4. As soon as you can, without provoking pain, try lying on your tummy and keeping your hips and legs on the bed, push up the top half of your body, so arching the low back. Hold for 2-3 seconds and then return to the lying position. Repeat up to 10 times.
  5. Walking, if it doesn't provoke pain, is a good rhythmical gentle exercise to try as soon as possible to maintain mobility and relax muscle. Use this interspersed with the resting positions in lying or sitting described above. Movement ultimately is the way forward and the key to maintaining a fit back.

General advice for preventing back pain

  1. Vary the working position, do not sit for longer than 20-30 minutes without at least standing up. Sitting at a desk can be one of the most stressful situations to put your spine in. The pressure in your back is five times greater when sitting than when lying on your tummy. There are some easy exercises you can do even in an office situation.
  2. Regularly stand and arch your spine backwards. Most of us never move our backs in that direction with the result that ligaments shorten and the discs and joints are denied their normal nutrition.
  3. Maintain good abdominal muscle strength. This does not mean doing loads of sit ups. Tightening your stomach and holding it for 20 second periods is more functional. Most people are unaware that many of the stomach muscles start in the back. They are a key element in maintaining strength and stability in the back. Your physiotherapist will be able to advise you on exercises specifically for your situation.
  4. Keep flexible, both in your back but also your legs, upper back and neck. Remember the old song "your hip bones connected to ......." It is very, very true. There is a strong correlation between back and neck pain.
  5. Do some regular exercise. Walking is fine, but if that is all you do, make sure you vary the speed, overstride and incorporate some steep hills. Again, a physiotherapist will be able to give you individual advice.

Advice for children

Now for the children!!!. Children are naturally flexible. We lose this suppleness as we get older largely because we are not as active. It is important therefore to encourage some form of sport and exercise, particularly in the teenage years when the seeds of becoming a couch potato can begin to grow.

The following is good advice for both children and adults!!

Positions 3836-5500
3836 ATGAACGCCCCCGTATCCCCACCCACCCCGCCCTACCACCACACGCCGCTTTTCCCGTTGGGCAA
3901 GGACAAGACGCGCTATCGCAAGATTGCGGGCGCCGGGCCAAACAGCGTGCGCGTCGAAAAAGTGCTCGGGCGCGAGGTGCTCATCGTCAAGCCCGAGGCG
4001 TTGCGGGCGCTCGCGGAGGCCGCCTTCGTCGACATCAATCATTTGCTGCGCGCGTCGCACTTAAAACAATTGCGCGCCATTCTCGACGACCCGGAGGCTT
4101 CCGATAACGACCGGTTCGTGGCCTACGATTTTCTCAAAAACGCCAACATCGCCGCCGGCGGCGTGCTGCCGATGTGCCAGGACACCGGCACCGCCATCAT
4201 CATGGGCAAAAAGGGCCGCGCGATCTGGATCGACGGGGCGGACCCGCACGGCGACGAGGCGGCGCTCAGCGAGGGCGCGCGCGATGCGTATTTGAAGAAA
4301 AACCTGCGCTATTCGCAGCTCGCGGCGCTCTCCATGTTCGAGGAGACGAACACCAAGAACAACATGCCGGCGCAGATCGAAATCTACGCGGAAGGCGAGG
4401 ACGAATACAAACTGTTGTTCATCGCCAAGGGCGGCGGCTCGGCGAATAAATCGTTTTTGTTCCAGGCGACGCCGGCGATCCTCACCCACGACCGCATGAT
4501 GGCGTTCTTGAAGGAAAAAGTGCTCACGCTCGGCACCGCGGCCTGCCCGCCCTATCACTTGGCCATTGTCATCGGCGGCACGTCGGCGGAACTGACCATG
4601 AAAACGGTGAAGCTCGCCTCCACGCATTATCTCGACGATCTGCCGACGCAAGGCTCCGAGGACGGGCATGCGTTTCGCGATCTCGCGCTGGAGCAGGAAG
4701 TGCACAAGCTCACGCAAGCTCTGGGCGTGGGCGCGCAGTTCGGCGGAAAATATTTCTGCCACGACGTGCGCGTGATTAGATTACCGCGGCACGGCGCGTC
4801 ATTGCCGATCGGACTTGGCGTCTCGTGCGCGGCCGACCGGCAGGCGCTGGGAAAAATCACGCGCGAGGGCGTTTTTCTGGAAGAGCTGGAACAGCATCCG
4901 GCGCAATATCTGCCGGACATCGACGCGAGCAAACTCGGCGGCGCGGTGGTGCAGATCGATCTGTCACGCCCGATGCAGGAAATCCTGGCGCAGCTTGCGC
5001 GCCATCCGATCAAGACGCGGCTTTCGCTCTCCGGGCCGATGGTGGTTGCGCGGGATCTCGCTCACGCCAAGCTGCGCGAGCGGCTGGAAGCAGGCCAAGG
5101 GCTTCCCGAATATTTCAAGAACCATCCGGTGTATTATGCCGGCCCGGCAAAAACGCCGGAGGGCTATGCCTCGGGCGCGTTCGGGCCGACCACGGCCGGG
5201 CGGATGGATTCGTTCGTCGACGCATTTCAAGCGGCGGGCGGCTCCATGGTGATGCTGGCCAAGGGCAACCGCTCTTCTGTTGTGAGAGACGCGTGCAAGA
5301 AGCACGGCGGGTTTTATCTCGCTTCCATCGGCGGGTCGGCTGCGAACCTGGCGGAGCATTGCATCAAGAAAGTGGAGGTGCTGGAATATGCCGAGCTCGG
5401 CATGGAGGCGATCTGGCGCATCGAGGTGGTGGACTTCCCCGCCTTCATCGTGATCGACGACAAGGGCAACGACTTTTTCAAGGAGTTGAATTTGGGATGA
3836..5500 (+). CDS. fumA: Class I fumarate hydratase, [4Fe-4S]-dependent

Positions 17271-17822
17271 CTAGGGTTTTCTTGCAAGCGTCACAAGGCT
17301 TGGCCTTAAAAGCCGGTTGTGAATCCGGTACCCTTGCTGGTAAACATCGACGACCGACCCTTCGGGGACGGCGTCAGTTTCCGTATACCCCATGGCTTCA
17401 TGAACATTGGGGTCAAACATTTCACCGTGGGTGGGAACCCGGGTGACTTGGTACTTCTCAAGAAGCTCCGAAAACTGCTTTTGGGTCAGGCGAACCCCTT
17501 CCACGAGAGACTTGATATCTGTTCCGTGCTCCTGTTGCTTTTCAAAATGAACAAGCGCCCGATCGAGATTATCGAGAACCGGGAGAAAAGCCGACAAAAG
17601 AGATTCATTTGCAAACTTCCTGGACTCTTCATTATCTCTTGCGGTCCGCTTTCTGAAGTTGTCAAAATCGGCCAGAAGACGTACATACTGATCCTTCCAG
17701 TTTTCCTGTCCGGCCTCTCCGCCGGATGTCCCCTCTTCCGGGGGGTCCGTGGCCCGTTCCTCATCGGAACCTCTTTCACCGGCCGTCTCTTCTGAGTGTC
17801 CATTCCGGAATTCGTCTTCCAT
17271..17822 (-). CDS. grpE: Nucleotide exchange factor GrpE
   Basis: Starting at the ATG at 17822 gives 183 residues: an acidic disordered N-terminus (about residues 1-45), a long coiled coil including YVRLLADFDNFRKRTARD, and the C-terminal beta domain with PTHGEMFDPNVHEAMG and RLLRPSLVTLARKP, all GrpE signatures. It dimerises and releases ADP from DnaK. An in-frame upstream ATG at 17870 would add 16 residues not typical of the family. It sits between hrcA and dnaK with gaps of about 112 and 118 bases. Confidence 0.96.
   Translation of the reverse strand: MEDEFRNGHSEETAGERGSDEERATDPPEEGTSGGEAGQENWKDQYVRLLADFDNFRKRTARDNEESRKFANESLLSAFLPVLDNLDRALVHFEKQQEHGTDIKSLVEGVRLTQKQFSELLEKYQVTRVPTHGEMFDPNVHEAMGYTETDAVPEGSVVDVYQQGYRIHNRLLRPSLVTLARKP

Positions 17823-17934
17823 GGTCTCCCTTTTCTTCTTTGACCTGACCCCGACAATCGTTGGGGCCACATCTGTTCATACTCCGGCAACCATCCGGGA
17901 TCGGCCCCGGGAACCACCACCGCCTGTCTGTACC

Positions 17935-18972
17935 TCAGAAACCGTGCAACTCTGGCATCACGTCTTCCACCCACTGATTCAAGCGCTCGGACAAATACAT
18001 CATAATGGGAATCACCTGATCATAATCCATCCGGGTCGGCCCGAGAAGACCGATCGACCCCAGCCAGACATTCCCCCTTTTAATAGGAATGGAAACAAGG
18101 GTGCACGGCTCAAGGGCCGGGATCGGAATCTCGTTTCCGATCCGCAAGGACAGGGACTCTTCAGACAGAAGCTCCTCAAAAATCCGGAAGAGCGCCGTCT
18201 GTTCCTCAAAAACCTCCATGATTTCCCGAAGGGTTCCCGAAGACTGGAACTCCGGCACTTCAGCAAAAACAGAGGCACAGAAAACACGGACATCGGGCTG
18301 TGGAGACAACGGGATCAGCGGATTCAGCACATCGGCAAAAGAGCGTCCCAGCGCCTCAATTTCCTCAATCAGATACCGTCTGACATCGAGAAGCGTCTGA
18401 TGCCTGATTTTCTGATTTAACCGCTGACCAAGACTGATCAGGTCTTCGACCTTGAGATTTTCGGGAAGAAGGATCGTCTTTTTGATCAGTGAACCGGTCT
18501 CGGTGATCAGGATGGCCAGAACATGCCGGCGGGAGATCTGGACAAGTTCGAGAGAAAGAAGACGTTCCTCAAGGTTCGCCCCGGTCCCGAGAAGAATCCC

1. When sitting, children should be encouraged to have the chair as close as possible to the desk, so enabling them to maintain a relatively upright posture. If writing for long periods, an inclined surface is preferable. This is most easily achieved by putting the paper/book etc. onto a clipboard and propping that up. Bring back those old fashioned inclined desks we all know, they are much better than the flat table tops so universally used now.
  2. Most of our children will spend much of their lives working with computers. The ability to touch type will help prevent a lot of neck problems. There are many good software packages specifically designed to teach typing to young children.
  3. Back packs properly used, (ie not slung over just one shoulder) are the best way to carry moderate to heavy weights.
  4. Encourage children to look up and not study the pavement as they walk. (adults could benefit from this also). The tall child often wants to slink into the background and will stand with one knee perpetually bent. This puts a sideways kink in the back and is a difficult habit to break once they have decided being 6ft isn't so bad after all!
  5. Reading in the normal position, with the book on the lap is terrible for the back and neck. A better way is to have a pillow(s) on your lap and rest the book on that. Alternatively children find it comfortable to lie on their tummies or on their back for a time. It is better to vary the position if reading for long periods.

Read about more common conditions, or contact us to find out how we can help.